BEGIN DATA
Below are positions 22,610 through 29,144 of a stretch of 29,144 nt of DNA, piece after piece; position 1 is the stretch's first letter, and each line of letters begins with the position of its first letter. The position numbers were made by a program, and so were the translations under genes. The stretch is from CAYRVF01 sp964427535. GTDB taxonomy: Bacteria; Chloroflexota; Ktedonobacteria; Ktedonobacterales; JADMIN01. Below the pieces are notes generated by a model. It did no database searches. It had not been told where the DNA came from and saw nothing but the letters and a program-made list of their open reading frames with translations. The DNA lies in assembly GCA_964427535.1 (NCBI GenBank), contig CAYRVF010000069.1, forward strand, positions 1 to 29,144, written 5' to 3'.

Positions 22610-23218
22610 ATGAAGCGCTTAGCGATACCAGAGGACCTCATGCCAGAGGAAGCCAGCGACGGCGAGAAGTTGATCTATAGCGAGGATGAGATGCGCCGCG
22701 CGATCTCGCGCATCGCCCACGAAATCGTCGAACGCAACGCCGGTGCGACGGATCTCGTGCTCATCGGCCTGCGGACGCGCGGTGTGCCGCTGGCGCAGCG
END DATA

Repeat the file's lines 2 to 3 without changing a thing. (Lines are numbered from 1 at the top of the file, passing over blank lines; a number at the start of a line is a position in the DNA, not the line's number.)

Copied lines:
Positions 22610-23218
22610 ATGAAGCGCTTAGCGATACCAGAGGACCTCATGCCAGAGGAAGCCAGCGACGGCGAGAAGTTGATCTATAGCGAGGATGAGATGCGCCGCG